Inline Speedskating as a truly professional sport is a work in progress. The World Inline Cup Grand Prix races are the best funded and highest profile events in a sport yearning to be accepted on the same basis as other professional, international sports such as cycling and soccer. This race season a brewing controversy on cheating and rules enforcement is threatening to boil over just as the sport is realizing its ambitions in the public eye. This is about fairness, sportsmanship, ambition, promotion and money.
What are the rules and how are skaters alleged to have cheated? Rule 26.1 of the FIRS Roller World Cup (page 22) states �During the race, athletes shall neither push or pull each other, nor hinder or help another racer.� That is clear enough and all skaters know they are not allowed to push their teammates, but some skaters are deliberately ignoring this rule and apparently using the �Train Push� as a strategy to be employed as needed.
The �Train Push� works like this:
- the skater in front feels the effects of the wind and must normally use a lot of energy just to overcome the wind resistance to maintain a high speed
- the skaters in the back have the advantage of the draft so they can devote all their energy toward maintaining or increasing the top speed
- the skaters from back to front form a train and each skater from the back forward imparts a little bit of his energy/propulsion to the skater in front so that the effects of the wind and the advantages of the draft are evened out through the line
- therefore the front skaters can maintain the lead longer while the skaters in back are not still not burning out fighting the wind, the lead skater can maintain his lead position longer at higher speed so the group as a whole can bring more skaters in prime position to the final meters of the sprint
- the non-train pushing team on the other hand has to peel off its lead skaters as they fatigue to maintain the same high speed until they are left with 1 or 2 teammates in prime position for the final meters of the sprint
- this gives the Train Pushing team such an advantage that is considered to be like having a 7th skater on your team in reserve, hence the term �Skater 7� or �Guy 7� (WIC Teams are allowed 6 per team maximum in a race).
There is general agreement among the skaters that this is happening; in fact video evidence was reviewed in the meeting attended by all top teams and managers prior to the Grand Prix Engadin. No penalty was imposed on the violators shown on tape and by multiple first-hand accounts of the Engadin race the illegal push tactic was used again. The Saab-Salomon team took the top four spots at Grand Prix Zurich. That is a tremendous accomplishment when all skaters are playing by the rules and a team can dominate the competition by shear athleticism. The video shows that is not how it was done.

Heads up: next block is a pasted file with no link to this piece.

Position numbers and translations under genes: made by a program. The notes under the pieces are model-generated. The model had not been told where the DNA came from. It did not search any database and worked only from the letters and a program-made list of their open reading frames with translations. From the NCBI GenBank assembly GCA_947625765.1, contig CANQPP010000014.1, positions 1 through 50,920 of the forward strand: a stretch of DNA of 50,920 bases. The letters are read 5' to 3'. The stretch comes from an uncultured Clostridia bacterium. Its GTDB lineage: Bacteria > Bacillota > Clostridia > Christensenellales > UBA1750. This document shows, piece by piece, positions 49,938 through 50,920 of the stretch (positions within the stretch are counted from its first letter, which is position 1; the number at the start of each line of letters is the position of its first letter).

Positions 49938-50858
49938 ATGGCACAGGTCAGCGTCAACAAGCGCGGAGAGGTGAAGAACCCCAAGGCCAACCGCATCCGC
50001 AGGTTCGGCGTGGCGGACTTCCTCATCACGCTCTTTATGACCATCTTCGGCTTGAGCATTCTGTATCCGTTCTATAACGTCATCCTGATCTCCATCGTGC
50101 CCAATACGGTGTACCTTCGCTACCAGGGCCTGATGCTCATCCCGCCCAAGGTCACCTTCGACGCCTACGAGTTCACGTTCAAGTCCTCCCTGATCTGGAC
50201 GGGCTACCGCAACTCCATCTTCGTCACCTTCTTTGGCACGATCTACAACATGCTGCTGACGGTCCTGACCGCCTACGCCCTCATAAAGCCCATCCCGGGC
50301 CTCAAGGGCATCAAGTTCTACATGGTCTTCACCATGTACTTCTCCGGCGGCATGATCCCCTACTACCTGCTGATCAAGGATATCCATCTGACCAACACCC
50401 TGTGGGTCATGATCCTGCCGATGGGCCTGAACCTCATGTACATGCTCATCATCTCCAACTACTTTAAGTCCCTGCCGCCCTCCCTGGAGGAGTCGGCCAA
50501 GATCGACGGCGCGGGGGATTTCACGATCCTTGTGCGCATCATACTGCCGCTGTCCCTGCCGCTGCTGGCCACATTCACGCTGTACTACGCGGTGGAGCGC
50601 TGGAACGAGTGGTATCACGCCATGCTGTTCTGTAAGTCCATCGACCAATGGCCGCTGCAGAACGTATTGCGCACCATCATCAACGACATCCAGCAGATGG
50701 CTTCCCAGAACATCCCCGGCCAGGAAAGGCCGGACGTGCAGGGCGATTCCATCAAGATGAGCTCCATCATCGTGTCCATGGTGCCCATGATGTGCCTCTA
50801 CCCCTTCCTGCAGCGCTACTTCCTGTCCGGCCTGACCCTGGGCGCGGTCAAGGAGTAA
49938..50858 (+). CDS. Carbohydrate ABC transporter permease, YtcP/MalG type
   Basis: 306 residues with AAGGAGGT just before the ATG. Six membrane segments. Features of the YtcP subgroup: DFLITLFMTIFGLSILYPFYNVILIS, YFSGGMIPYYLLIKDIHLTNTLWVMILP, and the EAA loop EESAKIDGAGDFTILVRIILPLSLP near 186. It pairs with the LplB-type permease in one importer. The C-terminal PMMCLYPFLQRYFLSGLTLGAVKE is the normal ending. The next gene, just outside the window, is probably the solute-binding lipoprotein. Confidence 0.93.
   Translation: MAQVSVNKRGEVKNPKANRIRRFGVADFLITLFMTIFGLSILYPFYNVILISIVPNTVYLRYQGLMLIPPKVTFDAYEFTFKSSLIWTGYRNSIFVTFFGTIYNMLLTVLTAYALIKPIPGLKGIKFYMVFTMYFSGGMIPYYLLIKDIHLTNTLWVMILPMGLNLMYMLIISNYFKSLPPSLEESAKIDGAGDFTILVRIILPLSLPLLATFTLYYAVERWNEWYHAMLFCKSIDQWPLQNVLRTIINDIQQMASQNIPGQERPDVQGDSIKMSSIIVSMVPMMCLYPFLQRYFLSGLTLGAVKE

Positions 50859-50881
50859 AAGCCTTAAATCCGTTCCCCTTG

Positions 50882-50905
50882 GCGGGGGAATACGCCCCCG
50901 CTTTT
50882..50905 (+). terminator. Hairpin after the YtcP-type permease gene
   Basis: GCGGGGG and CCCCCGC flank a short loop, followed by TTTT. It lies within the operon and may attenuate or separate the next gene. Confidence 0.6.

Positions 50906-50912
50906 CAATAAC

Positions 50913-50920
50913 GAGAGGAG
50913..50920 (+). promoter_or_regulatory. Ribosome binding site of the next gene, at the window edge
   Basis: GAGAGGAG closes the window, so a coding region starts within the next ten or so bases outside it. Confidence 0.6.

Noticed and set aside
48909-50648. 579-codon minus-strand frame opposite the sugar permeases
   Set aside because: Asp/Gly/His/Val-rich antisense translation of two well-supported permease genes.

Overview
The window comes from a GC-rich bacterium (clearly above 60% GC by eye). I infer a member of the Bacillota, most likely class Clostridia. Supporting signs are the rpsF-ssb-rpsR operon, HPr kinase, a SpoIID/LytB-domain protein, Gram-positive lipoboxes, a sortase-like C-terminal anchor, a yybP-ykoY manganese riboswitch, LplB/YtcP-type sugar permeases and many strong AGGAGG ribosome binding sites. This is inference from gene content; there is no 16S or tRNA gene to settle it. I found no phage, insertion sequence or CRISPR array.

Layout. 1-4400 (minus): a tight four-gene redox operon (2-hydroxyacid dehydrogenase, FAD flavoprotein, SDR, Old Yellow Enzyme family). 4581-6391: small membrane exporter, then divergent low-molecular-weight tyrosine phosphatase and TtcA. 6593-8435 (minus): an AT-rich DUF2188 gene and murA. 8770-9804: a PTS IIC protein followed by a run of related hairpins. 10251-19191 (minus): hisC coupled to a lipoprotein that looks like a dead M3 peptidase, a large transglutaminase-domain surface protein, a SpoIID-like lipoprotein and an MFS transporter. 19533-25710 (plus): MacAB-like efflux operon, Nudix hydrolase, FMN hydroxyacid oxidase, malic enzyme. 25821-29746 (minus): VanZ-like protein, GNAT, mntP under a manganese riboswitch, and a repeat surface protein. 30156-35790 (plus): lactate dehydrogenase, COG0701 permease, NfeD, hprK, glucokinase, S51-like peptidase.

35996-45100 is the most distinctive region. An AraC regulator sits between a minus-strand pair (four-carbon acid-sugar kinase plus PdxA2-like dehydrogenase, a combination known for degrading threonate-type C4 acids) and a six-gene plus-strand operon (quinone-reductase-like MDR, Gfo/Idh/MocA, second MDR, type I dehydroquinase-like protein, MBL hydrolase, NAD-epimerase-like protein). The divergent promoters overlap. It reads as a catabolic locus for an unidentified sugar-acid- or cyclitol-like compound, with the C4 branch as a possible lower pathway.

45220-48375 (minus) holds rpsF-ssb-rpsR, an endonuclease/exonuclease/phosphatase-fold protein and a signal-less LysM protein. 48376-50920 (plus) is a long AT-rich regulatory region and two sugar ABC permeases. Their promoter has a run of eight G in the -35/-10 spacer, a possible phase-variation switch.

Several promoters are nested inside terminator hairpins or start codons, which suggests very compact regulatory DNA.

Team Rollerblade has been the most vocal in the condemnation of the use of the Train Push. Their Engadin race report used the word �cheating� very deliberately in describing how Pier Davide Romani and Pascal Briand of Saab-Salomon used the Train Push to lead the chase that closed down a breakaway of Rollerblade�s Jorge Botero and Hyper�s Chad Hedrick. The word �cheating� and the direct accusations against Saab-Salomon were removed from the report on the Rollerblade website after a few days.
This is not just a war of words. In the heat of the finish sprint other teams are feeling the pressure. Slinging of teammates and last minute relay pushes are being used in desperation during the final meters to counter the success of the Train Push. Perhaps in the next race some skaters may decide to enforce the rules themselves by introducing their opponents to the fence right before the finish sprint. Tension and emotions are running high.
So, why are the rules not being enforced?
Some would argue that the pushing rule has never been enforced in the past so it is not really a rule therefore the skaters are just being shrewd and innovative in exploiting a tolerated tactic. You might say winning is more important than sportsmanship and fair competition. The officials should be able to end this argument by imposing penalties to show it is not a tolerated tactic and it is in fact against the rules just as written. The video played at the pre-race meeting was not shown to educate all the teams that this is how it is done. It was shown to make a statement that this is cheating.